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Mayo v. City of York


April 25, 2007


The opinion of the court was delivered by: Yvette Kane, Chief Judge United States District Court Middle District of Pennsylvania

(Chief Judge Kane)


Pending before the Court is Defendants' motion pursuant to Rule 42(b) of the Federal Rules of Civil Procedure requesting that the Court conduct the jury trial in the above-captioned action in three separate phases.*fn1 Specifically, Defendants have requested that the Court first conduct a jury trial on Plaintiff's claims that the Defendants' seizure of his person violated the Fourth Amendment. [During this trial, Defendants would have the Court preclude the jury from learning that summary judgment against Defendants Veater and Stevens has already been granted in Plaintiff's favor on the issue of the seizure of guns and ammunition from Plaintiff's home, and to preclude any testimony relating to Plaintiff's alleged damages that resulted from such seizure.] Next, Defendants would have the Court conduct a second trial on Plaintiff's claims for municipal liability against the City of York, arguing that if this claim is tried with Plaintiff's claims against the individual officers, and if a jury is permitted to hear evidence of a pattern of conduct that Plaintiff might present to prove a claim for municipal liability, the individual Defendants would be prejudiced. Finally, Defendants would have the Court convene a third trial relating exclusively to damages.

Plaintiff opposes the motion to trifurcate the proceedings, arguing that separation of trials in such manner is unwarranted and that Defendants' claims of potential prejudice are speculative. Moreover, Plaintiff maintains that he expects to present limited evidence regarding a pattern of conduct that he contends exposes the City to municipal liability his damages and regarding his damages claim, rendering Defendants' asserted risk of prejudice especially remote. Additionally, Plaintiff asserts that any potential prejudice to Defendants from trying all issues in a single proceeding could be obviated through instructions to the jury.

Rule 42(b) of the Federal Rules of Civil Procedure provides as follows:

(b) Separate Trials. The Court, in furtherance of convenience or to avoid prejudice, or when separate trials will be conducive to expedition and economy, may order a separate trial of any claim, cross-claim, issue or any number of claims, cross-claims, counterclaims, third-party claims, or issues, always preserving inviolate the right of trial by jury as declared by the Seventh Amendment to the Constitution or as given by a statute of the United States.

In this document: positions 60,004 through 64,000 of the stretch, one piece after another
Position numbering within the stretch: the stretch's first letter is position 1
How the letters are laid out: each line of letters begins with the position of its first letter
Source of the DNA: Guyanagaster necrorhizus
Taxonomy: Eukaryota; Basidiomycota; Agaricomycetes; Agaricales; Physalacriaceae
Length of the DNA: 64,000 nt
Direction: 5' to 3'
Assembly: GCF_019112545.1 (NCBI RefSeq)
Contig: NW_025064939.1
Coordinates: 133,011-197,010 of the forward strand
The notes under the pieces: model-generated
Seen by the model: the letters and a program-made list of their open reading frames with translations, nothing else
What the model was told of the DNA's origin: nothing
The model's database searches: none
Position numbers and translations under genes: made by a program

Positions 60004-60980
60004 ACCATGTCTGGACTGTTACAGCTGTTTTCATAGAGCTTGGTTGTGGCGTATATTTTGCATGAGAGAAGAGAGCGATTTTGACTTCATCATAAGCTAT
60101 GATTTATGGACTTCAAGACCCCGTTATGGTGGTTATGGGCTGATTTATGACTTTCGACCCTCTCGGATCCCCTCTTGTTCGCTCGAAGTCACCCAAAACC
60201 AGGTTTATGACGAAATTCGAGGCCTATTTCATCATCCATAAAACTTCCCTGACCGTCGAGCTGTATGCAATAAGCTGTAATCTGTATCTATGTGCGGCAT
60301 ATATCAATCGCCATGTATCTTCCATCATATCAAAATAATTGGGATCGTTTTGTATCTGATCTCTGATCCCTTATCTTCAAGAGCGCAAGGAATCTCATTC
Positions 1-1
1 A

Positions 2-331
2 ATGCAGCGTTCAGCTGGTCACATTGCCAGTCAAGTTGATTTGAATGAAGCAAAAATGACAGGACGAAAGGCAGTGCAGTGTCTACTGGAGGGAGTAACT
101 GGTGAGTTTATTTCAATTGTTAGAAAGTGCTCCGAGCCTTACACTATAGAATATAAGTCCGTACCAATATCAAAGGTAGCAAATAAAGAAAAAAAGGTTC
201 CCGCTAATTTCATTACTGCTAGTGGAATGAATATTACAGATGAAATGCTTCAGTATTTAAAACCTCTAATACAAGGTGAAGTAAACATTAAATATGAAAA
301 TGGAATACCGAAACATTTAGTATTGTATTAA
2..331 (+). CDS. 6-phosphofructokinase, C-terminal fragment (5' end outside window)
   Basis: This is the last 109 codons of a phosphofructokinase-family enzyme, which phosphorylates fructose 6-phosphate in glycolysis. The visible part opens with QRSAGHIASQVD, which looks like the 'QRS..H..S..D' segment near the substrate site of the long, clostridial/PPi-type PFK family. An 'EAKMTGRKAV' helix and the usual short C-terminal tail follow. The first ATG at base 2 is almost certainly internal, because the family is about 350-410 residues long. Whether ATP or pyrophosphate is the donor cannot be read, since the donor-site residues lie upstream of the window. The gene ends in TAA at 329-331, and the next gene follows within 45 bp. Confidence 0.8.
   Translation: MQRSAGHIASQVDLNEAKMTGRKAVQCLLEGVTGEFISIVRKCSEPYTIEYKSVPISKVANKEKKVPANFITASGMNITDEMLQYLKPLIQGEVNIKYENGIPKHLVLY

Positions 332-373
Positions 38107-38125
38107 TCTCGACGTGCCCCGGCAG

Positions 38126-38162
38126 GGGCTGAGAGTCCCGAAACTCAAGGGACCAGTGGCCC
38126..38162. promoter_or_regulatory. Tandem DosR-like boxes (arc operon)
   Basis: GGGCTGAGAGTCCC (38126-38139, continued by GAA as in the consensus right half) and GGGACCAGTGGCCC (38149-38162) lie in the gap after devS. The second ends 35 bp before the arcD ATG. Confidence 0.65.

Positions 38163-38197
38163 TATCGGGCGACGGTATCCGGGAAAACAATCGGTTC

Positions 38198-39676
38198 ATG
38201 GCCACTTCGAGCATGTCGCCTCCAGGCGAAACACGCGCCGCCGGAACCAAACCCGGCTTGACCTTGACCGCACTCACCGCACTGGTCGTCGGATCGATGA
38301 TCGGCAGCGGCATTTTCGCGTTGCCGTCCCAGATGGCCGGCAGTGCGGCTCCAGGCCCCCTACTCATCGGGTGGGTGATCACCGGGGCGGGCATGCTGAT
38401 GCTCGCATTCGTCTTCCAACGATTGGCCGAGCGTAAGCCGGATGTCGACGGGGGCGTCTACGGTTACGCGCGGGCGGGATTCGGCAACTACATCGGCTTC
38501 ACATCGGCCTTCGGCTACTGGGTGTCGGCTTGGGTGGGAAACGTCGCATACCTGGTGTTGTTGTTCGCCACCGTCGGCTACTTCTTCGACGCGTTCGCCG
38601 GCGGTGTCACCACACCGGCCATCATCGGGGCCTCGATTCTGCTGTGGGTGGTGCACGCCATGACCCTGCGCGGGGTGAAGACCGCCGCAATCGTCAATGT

Fed. R. Civ. P. 42(b). A district court has broad discretion in determining whether bifurcation is appropriate in a particular case. Idzojtic v. Pennsylvania R.R. Co., 456 F.2d 1228, 1230 (3d Cir. 1971); see also Lis v. Robert Packer Hosp., 579 F.2d 819, 824 (3d Cir. 1978) ("[T]he decision to bifurcate vel non is a matter to be decided on a case-by-case basis and must be subject to an informed discretion by the trial judge in each instance."). The party seeking bifurcation has the burden of proving that separation is necessary "in light of the general principle that a single trial tends to lessen delay, expense and inconvenience to all parties." Carter v. City of Philadelphia, No. 97-4499, 2000 U.S. Dist. LEXIS 13829, *2-3 (E.D. Pa. 2000) (quoting McCrae v. Pittsburgh Corning Corp., 97 F.R.D. 490, 492 (E.D. Pa. 1983)). Factors that may be relevant to a court's determination of whether to bifurcate a particular case include whether bifurcation will avoid prejudice, conserve judicial resources, and enhance juror comprehension of the issues presented in the case. Union Carbide Corp. v. Montell N.V., 28 F. Supp. 2d 833, 837 (S.D.N.Y. 1998). "In deciding whether one trial or separate trials will best serve [the foregoing factors] . . . the major consideration is directed toward the choice most likely to result in a just final disposition of the litigation." In re Innotron Diagnostics, 800 F.2d 1077, 1084 (Fed. Cir. 1986). Notwithstanding a district court's broad discretion, the Third Circuit has cautioned that it has "condemned the district court's practice of bifurcating trials as a general rule." Barr Labs., Inc. v. Abbott Labs., 978 F.2d 98, 115 (3d Cir. 1992).

Upon consideration of Defendants' motion, the Court does not find that trifurcation of this action is necessary or appropriate. Defendants' general claims regarding the potential prejudice to the individual Defendants in the absence of trifurcation are speculative and would appear capable of being mitigated through cautionary instructions, to the extent they are found at trial to be necessary. In addition to finding that Defendants have failed to persuade the Court that trifurcation is necessary to avoid prejudice, the Court finds the potential risk of prejudice that Plaintiff could face if he were forced to try this relatively straightforward civil rights action in three separate stages further militates in favor of denying Defendants' motion. Defendants have similarly not persuaded the Court that trifurcation would aid in judicial efficiency or juror comprehension of the issues in this case; to the contrary, convening three separate trials of this case would create unnecessary inefficiency with no clear benefit to the parties or the Court.*fn2

WHEREFORE, this 25th day of April 2007, IT IS HEREBY ORDERED THAT Defendants' motion to trifurcate trial (Doc. No. 102) is DENIED.

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